Proofreading Service - Pain in the English
Proofreading Service - Pain in the English

Your Pain Is Our Pleasure

24-Hour Proofreading Service—We proofread your Google Docs or Microsoft Word files. We hate grammatical errors with passion. Learn More

Proofreading Service - Pain in the English
Proofreading Service - Pain in the English

Your Pain Is Our Pleasure

24-Hour Proofreading Service—We proofread your Google Docs or Microsoft Word files. We hate grammatical errors with passion. Learn More

Username

sigurd

Member Since

February 1, 2011

Total number of comments

43

Total number of votes received

27

Bio

Latest Comments

I’m still confused as to why the semicolon would be necessary in the aforequoted examples.

Isn’t ‘When I finish here, I will be glad to help you, and that is a promise I will keep’ perfectly understandable too? Isn’t its meaning with a comma exactly the same as with a semicolon?

While/among/amid vs whilst/amongst/amidst

  • September 20, 2011, 6:57am

Thank you.

Comma before “respectively”?

  • August 19, 2011, 2:35am

In this case, ‘respectively’ is essential (no comma) as it denotes ‘in the order already mentioned’, with 18 being the monthly sewer projection and 200 being the yearly counterpart. Without ‘respectively’, it would be unclear which projection each figure refers to or if the monthly and yearly projections both are 18 and 200.

http://oxforddictionaries.com/definition/respectively

Comma before “respectively”?

  • August 3, 2011, 5:11am

I think the example is incorrect. The word ‘respectively’ is essential to the sentence’s meaning and shouldn’t be separated by a comma.

Isn’t the word ‘feminism’ itself gender-biased? If it isn’t, then neither is ‘masculinism’. That’s why I say ‘gender equality’ instead, though I wish there were a single word to denote ‘gender equality’.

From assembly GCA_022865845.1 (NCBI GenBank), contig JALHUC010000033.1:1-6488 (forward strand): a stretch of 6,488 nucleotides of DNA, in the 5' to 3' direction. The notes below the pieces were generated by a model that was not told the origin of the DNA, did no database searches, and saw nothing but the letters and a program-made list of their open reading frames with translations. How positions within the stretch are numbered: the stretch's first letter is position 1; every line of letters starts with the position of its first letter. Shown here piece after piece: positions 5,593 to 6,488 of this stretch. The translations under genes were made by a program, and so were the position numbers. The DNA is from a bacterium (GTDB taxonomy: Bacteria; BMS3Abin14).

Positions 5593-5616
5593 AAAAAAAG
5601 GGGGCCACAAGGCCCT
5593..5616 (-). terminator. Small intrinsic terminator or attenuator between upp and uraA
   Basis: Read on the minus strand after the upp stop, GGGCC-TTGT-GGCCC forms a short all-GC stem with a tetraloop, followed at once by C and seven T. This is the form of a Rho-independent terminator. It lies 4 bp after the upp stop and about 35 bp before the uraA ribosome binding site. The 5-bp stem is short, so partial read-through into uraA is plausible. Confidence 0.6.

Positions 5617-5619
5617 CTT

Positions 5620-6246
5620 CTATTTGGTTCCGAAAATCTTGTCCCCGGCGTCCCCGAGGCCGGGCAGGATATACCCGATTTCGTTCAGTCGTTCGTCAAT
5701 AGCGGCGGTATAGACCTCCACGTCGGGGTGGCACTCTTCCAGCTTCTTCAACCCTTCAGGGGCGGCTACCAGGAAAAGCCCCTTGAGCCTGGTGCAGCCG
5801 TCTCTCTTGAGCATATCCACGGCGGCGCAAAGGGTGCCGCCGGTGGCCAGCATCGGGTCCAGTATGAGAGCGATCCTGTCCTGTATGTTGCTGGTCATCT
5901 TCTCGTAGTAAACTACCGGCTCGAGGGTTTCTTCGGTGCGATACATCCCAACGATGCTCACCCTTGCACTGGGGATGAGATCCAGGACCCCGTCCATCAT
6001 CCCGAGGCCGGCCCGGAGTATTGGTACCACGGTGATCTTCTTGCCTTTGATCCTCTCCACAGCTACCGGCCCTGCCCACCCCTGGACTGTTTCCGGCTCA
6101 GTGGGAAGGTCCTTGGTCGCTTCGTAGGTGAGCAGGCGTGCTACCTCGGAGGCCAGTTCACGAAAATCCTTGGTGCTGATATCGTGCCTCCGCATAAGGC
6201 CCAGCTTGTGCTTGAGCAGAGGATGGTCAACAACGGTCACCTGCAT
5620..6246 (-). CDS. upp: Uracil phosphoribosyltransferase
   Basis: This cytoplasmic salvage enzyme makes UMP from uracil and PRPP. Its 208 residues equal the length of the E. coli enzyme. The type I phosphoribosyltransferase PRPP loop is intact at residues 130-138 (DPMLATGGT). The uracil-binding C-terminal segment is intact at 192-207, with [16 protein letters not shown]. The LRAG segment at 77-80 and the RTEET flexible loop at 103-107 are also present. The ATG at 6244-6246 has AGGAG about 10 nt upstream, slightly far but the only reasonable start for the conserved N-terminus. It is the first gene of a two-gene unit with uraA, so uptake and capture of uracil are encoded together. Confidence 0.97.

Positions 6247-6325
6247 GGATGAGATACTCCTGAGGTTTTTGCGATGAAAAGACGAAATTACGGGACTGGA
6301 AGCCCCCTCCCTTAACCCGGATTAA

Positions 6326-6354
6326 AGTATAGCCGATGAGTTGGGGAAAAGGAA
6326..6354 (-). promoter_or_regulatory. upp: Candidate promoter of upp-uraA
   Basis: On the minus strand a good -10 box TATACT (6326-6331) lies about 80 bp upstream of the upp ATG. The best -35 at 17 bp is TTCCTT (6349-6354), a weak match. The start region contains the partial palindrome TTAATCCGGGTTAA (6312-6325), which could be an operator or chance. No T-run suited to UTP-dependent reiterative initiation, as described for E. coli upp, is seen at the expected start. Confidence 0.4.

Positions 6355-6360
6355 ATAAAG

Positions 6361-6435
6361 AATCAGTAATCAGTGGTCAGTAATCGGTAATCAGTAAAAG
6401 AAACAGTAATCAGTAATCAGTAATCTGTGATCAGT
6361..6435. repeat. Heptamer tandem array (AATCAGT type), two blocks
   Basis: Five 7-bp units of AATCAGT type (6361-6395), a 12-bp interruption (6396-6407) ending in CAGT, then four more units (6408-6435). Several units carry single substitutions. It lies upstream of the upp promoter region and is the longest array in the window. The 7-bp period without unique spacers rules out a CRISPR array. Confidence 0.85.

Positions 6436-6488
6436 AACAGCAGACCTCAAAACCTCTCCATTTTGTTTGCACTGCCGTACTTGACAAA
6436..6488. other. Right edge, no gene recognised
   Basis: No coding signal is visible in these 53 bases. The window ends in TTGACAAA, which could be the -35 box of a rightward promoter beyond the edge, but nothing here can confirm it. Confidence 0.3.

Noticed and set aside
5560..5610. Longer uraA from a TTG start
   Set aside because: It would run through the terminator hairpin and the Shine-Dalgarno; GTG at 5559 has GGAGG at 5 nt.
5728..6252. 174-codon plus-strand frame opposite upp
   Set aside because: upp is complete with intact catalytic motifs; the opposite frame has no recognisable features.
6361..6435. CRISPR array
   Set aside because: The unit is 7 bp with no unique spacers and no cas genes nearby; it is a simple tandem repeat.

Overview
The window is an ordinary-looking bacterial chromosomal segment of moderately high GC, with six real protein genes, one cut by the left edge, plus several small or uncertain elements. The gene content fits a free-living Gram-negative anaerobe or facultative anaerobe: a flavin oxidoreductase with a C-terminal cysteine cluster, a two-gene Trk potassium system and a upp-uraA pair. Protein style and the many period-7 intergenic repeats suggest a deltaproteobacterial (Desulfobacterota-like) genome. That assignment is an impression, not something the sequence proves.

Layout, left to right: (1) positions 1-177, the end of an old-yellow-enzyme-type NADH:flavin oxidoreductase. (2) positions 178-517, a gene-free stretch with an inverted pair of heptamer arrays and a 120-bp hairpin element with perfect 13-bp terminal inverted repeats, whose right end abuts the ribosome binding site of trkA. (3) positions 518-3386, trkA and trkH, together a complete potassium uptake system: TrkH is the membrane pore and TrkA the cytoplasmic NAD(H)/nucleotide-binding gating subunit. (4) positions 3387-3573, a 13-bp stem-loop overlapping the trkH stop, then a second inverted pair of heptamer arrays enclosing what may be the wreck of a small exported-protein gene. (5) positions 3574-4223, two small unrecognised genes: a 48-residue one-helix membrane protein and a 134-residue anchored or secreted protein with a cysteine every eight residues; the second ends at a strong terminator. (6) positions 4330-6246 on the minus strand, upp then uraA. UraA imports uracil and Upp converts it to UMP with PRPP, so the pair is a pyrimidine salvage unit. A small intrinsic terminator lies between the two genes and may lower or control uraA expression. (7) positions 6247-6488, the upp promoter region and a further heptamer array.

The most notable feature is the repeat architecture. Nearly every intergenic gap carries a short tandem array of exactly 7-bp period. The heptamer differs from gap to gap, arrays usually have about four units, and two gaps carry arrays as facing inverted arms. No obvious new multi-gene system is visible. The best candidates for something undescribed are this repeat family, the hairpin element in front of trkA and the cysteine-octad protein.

I disagree with the ‘black’-to-‘African-American’ usage, though. African-Americans (descendants of the transatlantic slaves) are black; but black Americans aren't necessarily African-American. For instance, Barack Obama is a black (half to be specific) American but not African-American since he isn't descended from the United States' slaves.

Is “nevermore” a real word?

  • May 12, 2011, 8:56am

I guess so ... .

Rules for -ise and -ize

  • March 12, 2011, 10:00am

The z vs s rules aren't the same. The -ize rule might be, but the -yze endings of American English, for example, are always spelled -yse in Oxford spelling.

Rules for -ise and -ize

  • March 11, 2011, 12:00am

I disagree with Oxford spelling's -ize being an Americanism (because it isn't). Oxford spelling has -ise endings for some words that end with -ize in American English. For instance, 'advertise' is spelled with -ise in Oxford spelling, which is 'advertize' in American spelling. Also, I think the original -ize Oxford spelling better preserves the language's identity than using the rather recent -ise Frenchism in words.

Rules for -ise and -ize

  • March 8, 2011, 2:18am

To clarify, Oxford spelling is British English - just without the much later -ise Frenchism when -ize should be used. That said, I still don't know exactly which words should end with -ise vs -ize in Oxford spelling.

I'm looking for a word that denotes/means bad taste.